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March 14, 2005

Don't Bless Us, We'll Bless You

More from TNR: Gregg Easterbrook has a nice, if awkwardly premature, obituary for Pope John Paul II. I’ve always liked JP2, and the article contains some interesting facts about his life, including this:

Born in 1920, Wojtyla was a university student when the Nazis invaded Poland; he joined an underground movement that kept learning alive during the Nazi darkness by holding university classes in secret and sometimes performed as an actor in plays staged in secret.

I did not know that. It certainly explains his modern-seeming attitudes towards acknowledging Holocaust victims, advocating against the USSR, etc. But there was one aspect of the Pope’s modernizing influence that just leapt out at me:

John Paul II moved the Church toward rationalism and reconciliation with science; he was the first pope to say that he believed Darwin’s theory of evolution.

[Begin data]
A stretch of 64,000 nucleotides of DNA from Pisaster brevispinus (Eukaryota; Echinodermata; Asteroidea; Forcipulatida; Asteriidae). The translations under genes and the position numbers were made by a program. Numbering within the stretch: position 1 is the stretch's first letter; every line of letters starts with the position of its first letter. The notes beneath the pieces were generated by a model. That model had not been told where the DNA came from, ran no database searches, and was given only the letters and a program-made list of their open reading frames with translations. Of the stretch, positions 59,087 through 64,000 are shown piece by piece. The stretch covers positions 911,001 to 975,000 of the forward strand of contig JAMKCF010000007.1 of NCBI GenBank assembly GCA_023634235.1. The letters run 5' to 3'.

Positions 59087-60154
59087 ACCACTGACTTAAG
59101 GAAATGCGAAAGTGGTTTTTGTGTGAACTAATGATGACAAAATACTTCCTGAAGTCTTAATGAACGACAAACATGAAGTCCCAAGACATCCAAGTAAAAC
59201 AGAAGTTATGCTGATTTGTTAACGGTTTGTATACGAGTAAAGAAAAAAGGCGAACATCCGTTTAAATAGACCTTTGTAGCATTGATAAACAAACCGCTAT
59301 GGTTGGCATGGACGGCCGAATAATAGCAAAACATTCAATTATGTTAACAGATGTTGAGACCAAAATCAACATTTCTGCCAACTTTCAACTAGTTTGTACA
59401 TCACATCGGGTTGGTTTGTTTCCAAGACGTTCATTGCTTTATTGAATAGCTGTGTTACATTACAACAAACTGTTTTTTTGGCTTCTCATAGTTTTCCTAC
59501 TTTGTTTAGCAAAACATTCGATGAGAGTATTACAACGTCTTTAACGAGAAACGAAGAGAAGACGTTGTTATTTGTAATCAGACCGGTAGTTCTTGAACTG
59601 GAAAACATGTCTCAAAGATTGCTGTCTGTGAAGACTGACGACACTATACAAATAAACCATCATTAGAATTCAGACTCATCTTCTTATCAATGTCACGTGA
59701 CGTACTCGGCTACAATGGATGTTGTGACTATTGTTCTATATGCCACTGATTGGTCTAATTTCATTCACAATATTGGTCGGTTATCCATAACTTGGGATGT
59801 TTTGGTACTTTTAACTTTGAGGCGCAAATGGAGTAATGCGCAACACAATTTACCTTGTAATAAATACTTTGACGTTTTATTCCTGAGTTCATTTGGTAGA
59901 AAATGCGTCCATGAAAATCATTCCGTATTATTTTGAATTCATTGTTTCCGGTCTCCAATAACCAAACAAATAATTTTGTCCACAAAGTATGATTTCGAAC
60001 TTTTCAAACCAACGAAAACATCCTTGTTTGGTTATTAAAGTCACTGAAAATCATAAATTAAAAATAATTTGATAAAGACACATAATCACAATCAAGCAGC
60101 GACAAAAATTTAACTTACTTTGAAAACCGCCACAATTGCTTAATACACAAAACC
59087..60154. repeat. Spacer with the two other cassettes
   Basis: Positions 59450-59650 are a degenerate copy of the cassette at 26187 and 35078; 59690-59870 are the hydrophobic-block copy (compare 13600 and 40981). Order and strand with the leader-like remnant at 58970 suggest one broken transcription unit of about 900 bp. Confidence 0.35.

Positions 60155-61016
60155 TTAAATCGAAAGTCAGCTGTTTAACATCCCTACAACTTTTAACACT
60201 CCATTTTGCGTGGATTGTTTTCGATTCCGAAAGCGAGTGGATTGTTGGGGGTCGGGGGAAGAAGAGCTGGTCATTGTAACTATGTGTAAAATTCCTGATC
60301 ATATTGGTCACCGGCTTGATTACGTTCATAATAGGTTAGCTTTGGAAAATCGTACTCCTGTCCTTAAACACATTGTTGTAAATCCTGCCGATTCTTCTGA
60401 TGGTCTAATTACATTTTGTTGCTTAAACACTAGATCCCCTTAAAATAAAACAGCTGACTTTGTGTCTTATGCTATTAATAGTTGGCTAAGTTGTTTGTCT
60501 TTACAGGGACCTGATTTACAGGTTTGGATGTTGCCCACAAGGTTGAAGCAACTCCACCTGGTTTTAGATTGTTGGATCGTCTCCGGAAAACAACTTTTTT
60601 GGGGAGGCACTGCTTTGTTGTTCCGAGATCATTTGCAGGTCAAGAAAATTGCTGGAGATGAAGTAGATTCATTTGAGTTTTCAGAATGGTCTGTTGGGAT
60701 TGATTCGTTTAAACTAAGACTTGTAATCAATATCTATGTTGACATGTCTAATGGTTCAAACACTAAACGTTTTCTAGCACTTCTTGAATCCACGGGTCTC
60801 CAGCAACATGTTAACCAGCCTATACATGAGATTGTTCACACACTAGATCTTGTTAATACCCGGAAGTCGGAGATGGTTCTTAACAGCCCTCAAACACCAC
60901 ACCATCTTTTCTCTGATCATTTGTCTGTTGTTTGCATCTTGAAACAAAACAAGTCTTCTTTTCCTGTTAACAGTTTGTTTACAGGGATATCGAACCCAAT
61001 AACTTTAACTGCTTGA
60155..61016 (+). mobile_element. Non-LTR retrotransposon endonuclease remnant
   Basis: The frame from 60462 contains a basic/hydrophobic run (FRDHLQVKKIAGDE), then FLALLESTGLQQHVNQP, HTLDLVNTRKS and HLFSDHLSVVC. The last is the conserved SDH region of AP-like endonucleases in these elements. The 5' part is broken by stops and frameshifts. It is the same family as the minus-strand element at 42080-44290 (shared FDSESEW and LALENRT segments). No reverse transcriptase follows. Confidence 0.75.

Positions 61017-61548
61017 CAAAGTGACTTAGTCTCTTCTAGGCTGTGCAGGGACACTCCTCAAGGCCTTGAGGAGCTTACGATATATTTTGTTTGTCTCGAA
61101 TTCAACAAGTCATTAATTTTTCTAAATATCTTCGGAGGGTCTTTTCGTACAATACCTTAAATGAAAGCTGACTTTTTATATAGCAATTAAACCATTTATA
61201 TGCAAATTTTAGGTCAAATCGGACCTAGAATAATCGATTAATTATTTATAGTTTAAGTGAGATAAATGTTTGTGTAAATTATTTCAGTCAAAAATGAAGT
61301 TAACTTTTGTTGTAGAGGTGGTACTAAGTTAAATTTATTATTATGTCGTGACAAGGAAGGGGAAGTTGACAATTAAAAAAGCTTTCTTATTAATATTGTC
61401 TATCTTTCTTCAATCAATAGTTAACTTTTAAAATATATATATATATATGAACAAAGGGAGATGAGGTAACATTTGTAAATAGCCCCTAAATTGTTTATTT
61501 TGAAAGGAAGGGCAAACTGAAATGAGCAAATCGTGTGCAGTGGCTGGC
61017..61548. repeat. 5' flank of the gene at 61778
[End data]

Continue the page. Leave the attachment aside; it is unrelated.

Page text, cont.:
Huh. Is it me, or did this sort of coincide with religious conservatives’ attempts to inject creationism into public schools? Obviously, a lot of those people aren’t Catholic, but still, this strikes me as troubling. It’s nice for the Pope to acknowledge science, but attempting to find a place for science in religion ultimately means finding a place for religion in science. The Pope, essentially, tried to convince millions of his followers to increasingly subject their faith to empirical verification. This degrades both faith and empiricism.

Mixing faith and science is a dangerous business. Sure, modernizing the church’s stance may give devout Catholics a little more purchase in cocktail party conversations with secular friends. But where does it stop? Who draws the line at which empiricism obviates any meaningful idea of faith? The Pope seems poised to die without providing a clear answer to this question; it’s unclear that he still wields enough power to direct world opinion on this anyway. And surely, modification of our textbooks isn’t what he had in mind. But still, it’s hard not to wonder if the nuts on the PTA in Kansas and Georgia aren’t the direct descendants of the Pope’s efforts to give religion a little science.